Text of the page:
Friday, November 2, 2012

Incredible People – part one

You know I spend a lot of time complaining about how there are so many people that just don’t understand FASD and or just don’t care that I thought, now in November, maybe I should make a real effort to highlight some of the really superb, knowledgeable, caring people that are out there that I am so thankful to “know”*.   I’m going to start with one I have mentioned before, Diane Malbin. 
Diane is the executive director of FASCETS, a private, non-profit 501(c)3 organization dedicated to prevention of FASD and to preventing secondary defensive behaviors and improving outcomes for people who have FASD (by increasing understanding of FASD as a brain-based physical disability).  She was recognized by NOFAS in August of 2012 for her outstanding contributions  to the efforts to combat FASD.
Diane is also a clinical social worker, program developer, and consultant who provides information and services for individuals, families, and agencies dealing with FASD.  She has written two books, Trying Differently Rather than Harder  and Fetal Alcohol / Neurobehavioral Conditions: Understanding and Application of a Brain-Based Approach - A Collection of Information for Parents and Professionals.  I own two copies of the first book.  I use one to loan to teachers, doctors, therapists and others that work with my son.  The other I reread myself regularly as I mentioned here because it is just that good.  I am eagerly awaiting the two copies of the second book which I currently have on order.  I fully expect it to be just as good.
I first had the opportunity to hear Diane speak as part of Jeff Nobel’s Caregiver Kickstart program.   Her approach to linking the specific brain dysfunctions suffered by those with FASD to the behaviors those dysfunctions produce made automatic sense to me.  It was one of those “A-Ha! Well Duh!” moments you have when presented with an idea that is brilliant in its simplicity.  Like a lot of things that are brilliantly simple – applying the neurobehavioral paradigm Diane proposes is not as easy as it is seems.  The change in thinking can be very hard to do, which is why I am so absolutely thrilled to have the opportunity to meet Diane and speak with her in person later this month!!!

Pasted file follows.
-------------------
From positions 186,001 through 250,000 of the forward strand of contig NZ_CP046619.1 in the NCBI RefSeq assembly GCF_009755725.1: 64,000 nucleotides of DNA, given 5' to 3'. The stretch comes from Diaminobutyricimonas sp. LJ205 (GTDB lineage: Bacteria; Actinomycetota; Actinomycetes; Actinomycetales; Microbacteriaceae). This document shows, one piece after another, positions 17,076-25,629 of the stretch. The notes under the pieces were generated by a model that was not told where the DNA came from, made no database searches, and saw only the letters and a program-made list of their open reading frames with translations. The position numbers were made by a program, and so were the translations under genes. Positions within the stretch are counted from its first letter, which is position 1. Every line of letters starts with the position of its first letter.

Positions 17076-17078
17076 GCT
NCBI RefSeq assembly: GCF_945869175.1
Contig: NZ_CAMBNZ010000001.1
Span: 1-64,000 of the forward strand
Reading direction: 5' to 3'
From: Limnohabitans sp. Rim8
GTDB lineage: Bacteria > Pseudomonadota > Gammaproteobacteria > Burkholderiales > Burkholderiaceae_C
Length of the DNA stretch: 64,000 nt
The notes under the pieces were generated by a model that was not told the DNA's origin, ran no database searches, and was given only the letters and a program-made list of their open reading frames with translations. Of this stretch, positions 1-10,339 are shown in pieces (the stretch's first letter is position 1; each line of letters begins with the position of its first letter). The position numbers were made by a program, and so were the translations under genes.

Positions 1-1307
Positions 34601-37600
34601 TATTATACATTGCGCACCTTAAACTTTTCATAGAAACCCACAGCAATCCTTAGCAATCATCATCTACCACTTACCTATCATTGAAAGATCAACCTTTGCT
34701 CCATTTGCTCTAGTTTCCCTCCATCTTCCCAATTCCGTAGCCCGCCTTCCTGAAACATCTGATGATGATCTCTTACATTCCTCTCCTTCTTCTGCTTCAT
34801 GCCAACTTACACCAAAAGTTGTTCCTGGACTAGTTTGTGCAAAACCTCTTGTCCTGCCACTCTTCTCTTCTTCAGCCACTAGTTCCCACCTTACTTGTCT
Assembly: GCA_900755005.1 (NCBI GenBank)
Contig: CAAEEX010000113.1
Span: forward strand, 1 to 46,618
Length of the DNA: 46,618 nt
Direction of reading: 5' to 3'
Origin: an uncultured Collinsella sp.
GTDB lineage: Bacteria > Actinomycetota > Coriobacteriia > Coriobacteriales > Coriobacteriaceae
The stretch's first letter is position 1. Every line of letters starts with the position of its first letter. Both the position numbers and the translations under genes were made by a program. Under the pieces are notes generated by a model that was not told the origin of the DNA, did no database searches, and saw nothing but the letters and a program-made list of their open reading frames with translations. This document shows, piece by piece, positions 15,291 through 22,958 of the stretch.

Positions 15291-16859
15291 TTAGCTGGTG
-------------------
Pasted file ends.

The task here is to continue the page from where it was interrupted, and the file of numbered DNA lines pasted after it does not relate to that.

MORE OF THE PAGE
This is what I think makes Diane such an amazing and outstanding person.  A stranger (me) contacts her out of the blue and asks for her time and her answer is, “of course”.  You’ll probably see me writing more posts about Diane’s neurobehavioral approach as I work through some of the material she sent me to look at in advance of our meeting.  I think my understanding and ability to talk about and really apply it will be much enhanced by that meeting.  But that doesn’t change my earlier recommendation – if you deal with someone who has FASD – go get a copy of her books.  Heck, get two of each – they are more than worth the price. 

*For most that means “know” in the virtual sense.  I’m not a big web surfer but for finding information and support on FASD the internet is a powerful tool.

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